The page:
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New OSC Regulations Regarding Crowdfunding in Ontario

The Ontario Securities Commission’s (OSC’s) changes to the regulatory landscape will make raising funds through crowdfunding platforms a little easier in Ontario for a business. Under the new OSC regulations regarding crowdfunding, businesses will be allowed to offer equity ownership through crowdfunding platforms. The changes are scheduled to be implemented in late January 2016 when the OSC’s Multilateral Instrument 45-108 – Crowdfunding takes effect.

The new rules require crowdfunding portals to register with the OSC and will impose due diligence obligations on the portal regarding any investments it chooses to host. These include the requirement that the crowdfunding portal review the information in the crowdfunding offering document and other supporting materials for accuracy and completeness and to confirm that these items do not include any misleading statements.

The new regulations will also cap the amount that any individual may invest, For the majority of individuals, the maximum investment amount will $2,500 per investment and with a yearly cap of $10,000 in a calendar year. The restrictions for accredited investors differ as they will be able to invest $25,000 per investment and $50,000 per calendar year. Accredited investors are investors who meet certain requirements as set out by the OSC, the OSC’s requirements for who qualifies as an accredited investor can be found here.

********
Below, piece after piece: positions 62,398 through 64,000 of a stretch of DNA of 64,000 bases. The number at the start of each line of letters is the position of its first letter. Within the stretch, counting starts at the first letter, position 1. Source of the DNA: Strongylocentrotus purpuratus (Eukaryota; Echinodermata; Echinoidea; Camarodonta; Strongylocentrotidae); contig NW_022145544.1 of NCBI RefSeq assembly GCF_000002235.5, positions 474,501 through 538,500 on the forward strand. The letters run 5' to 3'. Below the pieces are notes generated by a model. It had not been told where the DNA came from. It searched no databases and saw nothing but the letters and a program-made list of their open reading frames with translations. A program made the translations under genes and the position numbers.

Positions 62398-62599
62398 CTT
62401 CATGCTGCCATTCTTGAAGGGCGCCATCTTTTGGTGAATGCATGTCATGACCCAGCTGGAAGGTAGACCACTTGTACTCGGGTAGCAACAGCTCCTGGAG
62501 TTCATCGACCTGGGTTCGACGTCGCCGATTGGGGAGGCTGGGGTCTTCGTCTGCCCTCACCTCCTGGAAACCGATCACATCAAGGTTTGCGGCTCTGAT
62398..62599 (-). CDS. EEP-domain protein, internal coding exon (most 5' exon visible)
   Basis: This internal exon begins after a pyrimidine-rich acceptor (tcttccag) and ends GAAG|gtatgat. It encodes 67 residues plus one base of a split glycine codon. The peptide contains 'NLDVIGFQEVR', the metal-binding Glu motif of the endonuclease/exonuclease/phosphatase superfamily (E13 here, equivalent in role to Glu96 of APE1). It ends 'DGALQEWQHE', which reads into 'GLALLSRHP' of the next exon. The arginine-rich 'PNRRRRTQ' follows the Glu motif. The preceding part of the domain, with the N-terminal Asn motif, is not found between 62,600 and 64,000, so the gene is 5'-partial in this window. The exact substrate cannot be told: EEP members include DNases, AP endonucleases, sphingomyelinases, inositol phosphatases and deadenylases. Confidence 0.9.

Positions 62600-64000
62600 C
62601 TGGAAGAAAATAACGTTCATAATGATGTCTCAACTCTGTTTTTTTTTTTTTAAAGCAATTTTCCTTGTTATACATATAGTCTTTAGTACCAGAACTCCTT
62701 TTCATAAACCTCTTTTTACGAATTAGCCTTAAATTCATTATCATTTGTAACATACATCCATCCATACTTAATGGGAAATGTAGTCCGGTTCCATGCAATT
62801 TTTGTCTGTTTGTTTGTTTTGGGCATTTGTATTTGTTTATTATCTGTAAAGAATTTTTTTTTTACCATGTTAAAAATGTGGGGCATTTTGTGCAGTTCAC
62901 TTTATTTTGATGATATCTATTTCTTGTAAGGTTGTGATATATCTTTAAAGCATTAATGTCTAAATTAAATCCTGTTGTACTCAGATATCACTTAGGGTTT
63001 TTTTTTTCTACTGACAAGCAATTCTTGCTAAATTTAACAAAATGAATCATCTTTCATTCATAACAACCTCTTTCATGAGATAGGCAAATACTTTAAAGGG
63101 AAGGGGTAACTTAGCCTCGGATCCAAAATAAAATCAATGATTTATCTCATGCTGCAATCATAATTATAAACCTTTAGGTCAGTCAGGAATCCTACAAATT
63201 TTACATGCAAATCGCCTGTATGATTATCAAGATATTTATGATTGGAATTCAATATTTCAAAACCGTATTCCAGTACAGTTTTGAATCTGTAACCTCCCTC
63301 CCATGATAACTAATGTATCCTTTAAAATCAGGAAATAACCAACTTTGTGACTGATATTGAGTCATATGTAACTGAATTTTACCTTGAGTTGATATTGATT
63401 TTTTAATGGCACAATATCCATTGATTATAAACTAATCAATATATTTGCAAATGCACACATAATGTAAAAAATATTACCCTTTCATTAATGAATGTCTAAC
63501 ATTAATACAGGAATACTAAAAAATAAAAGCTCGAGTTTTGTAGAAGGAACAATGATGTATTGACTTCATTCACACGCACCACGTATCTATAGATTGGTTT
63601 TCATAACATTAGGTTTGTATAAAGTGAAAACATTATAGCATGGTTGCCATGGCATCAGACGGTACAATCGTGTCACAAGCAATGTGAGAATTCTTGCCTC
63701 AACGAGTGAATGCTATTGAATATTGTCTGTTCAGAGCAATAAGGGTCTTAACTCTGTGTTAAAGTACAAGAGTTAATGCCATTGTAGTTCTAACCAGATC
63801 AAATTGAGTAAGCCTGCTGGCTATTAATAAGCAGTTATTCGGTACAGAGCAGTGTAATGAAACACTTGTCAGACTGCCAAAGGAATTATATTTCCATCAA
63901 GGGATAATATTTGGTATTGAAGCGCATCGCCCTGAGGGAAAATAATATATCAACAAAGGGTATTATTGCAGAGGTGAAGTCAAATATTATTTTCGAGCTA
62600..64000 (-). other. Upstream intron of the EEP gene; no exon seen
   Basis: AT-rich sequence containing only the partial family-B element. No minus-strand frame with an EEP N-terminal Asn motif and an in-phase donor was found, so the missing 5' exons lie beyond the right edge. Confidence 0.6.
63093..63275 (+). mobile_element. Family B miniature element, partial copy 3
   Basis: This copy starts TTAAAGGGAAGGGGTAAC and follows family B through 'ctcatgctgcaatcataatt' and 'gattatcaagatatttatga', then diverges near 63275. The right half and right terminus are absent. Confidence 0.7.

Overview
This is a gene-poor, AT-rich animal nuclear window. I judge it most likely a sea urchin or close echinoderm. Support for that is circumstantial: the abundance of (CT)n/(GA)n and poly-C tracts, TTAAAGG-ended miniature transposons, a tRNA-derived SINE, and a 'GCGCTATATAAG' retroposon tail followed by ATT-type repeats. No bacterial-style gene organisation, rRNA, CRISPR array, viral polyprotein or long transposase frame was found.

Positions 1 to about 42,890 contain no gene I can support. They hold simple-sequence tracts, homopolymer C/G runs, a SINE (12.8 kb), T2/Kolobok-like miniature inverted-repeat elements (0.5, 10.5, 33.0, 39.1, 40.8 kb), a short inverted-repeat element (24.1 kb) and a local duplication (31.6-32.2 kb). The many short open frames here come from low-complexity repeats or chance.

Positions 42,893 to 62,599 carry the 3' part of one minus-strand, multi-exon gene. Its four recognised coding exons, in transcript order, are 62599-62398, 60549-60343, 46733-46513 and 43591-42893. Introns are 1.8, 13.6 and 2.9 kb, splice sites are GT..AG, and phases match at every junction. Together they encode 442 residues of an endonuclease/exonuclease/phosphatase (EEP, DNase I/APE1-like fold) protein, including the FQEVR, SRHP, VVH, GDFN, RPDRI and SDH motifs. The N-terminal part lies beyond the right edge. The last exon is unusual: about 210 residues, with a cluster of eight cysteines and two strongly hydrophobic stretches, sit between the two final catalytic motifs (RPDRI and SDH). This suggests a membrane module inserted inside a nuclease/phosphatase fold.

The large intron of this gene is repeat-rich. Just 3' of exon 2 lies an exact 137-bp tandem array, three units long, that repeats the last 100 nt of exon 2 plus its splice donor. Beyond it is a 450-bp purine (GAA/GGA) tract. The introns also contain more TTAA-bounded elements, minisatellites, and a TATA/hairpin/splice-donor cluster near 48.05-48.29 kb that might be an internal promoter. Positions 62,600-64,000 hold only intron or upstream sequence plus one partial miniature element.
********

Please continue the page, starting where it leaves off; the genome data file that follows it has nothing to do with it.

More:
It is important to note that under the new start-up crowdfunding exemptions, both the businesses that are seeking to raise capital, and the crowdfunding platforms themselves, are required to meet a number of conditions and obligations in order to be in compliance with OSC regulations.  Furthermore, there may be jurisdictional matters that any business or platform may need to consider.  As these issues can be complex, it is advisable that organizations wishing to engage in the method of raising capital first speak to a lawyer who has expertise in this area.

This article was written by Myron Mallia-Dare, a business lawyer based in Toronto, Canada. The information in this article is not intended to be legal advice and is of a general nature. Consult a lawyer for advice for any specific situation.

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